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A lot of boards with predominantly SMT components have TH connectors on them for things like headers and power connectors. Take a standard barrel power jack for example:

TH:

Through-hole power jack

SMT:

Surface-mount power jack

When designing a board, how do you decide whether a connector can be SMT or not?

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I think for connectors that take stress, through hole should be preferred. So then SMT would be a compromise. maybe you need to get the board smaller, and by going to an SMT connector, you're able to freely route traces under the part, or route more traces. Or maybe you can get a discount if your board requires no holes to be drilled at all. –  Kaz May 29 at 19:07
    
Much as they all say: Solder is not a good means of mechanical retention. If an object is subject to mechanical stresses apart from its weight, then they need to be dealt with by other than the solder connections. Even heavier components or those of substantial 'height', so impact forces through the c of g cause significant stresses, need some means of reacting mechanical forces. –  Russell McMahon May 30 at 8:58
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3 Answers 3

up vote 8 down vote accepted

The choice of through-hole versus surface-mount comes down to you, the designer of the PCB. To make that choice, you have to consider things like:

  • Assembly and tooling. Does the company or person assembling the PCB have the necessary tooling for the desired form factor?

  • Device construction and clearance. Does the device ultimately need to be space-saving? Are through-hole leads going to cause clearance problems in a restricted form factor? Is there another PCB or something nearby which through-hole leads and the resulting solder could be too close to?

  • Strain/durability. Is the DC jack going to be regularly exposed to physical wear and tear? Are users going to be plugging and unplugging the device often? Through-hole may afford some additional strain resistance and durability.

  • Cost. If you're building 100k units, a small difference in cost between the TH and SMT version of this component might matter.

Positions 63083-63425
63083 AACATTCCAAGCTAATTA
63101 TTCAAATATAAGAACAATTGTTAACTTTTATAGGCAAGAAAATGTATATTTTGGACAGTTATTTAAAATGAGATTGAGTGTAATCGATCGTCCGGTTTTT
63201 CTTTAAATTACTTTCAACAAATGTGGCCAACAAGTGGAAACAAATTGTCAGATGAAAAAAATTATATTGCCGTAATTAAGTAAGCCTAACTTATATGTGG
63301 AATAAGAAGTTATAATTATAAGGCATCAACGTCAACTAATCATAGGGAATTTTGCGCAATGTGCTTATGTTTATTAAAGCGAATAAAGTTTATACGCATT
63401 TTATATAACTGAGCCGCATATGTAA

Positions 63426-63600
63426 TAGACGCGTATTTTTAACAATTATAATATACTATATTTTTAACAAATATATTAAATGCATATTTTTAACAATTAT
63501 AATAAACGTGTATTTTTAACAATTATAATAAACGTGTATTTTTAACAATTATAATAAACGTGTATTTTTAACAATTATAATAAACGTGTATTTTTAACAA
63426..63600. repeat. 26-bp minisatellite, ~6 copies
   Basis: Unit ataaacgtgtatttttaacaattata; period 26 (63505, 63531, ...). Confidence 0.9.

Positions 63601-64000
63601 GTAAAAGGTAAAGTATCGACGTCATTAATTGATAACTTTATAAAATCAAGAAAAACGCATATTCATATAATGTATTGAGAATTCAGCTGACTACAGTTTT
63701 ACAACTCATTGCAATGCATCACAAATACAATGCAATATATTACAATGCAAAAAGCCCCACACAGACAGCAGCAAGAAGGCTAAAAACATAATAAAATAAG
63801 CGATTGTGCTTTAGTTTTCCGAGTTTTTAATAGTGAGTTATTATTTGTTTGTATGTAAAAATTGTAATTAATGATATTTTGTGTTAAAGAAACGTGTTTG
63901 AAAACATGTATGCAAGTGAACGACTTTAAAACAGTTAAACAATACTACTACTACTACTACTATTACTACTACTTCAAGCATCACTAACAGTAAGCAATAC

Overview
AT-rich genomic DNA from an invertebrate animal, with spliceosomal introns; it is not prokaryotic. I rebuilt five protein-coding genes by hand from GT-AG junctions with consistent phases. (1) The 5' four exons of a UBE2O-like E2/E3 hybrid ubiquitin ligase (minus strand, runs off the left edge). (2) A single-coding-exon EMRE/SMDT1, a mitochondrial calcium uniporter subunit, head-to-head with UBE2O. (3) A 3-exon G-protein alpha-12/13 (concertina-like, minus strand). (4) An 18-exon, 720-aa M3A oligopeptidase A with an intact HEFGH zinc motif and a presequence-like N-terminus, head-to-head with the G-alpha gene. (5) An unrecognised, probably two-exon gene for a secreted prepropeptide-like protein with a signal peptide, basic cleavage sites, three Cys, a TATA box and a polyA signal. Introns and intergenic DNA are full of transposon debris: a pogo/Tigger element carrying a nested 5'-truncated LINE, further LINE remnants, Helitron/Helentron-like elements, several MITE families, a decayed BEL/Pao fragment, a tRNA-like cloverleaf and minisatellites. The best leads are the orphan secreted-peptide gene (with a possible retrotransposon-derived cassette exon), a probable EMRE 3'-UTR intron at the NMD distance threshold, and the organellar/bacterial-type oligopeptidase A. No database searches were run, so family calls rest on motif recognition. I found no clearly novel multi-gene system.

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The shear strength of SMT pads on a frequently jarred power cord gives rise to metallurgic fatigue.

The reliability of this interface is poor unless there is significant pressure on the connector to resist strain from stress on the pad joint from mechanical torque.

Unless you can provide this extra durability protection or prove that the plug is infrequently used, you must choose THT.

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Would there be any disadvantages to a connector which used through-hole mechanical support but surface-mount electrical connections, if the electrical connections were made by legs that had a little elastic stretchiness? I would think that would be the ideal mounting approach. –  supercat May 29 at 17:23
    
Yes, if mechanical strain relief is good, but this photo shows an epoxy sealed contact for SMT leads. –  user43594 May 29 at 17:50
    
The SMT connector pictured didn't seem to have any through-hole mechanical aspect. I guess a disadvantage of having through-hole pegs would be that it would preclude use of the flip-side of that part of the board for other purposes, but mechanically I think it would seem superior. Actually, even with a pure SMT part, I would think having a solid "mechanical" pad and slightly-springy legs would be better than using the same pads for both support and connections. The legs wouldn't need to be very springy--just more springy than the mechanical pad. –  supercat May 29 at 18:38
    
There must be mechanical stops to prevent stress , even more, with compliant leads to pads. This is why THT power receptacles are much stronger. If you choose SMT, I might consider epoxy around base to board. –  user43594 May 29 at 18:51
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Agreed, the same is true for iPad plugs, Macbook power jacks, and many other mobile plugs and jacks where strain relief on the plug wires as well as the receptacle, are so marginal that it boggles the mind or perhaps it is planned obsolescence. –  user43594 May 29 at 22:54
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If you're going to production, the cost of the selective soldering process will add considerably to assembly cost per board, particularly if its the only TH part. If not, try to localize THs to one part of the board to try to control cost.

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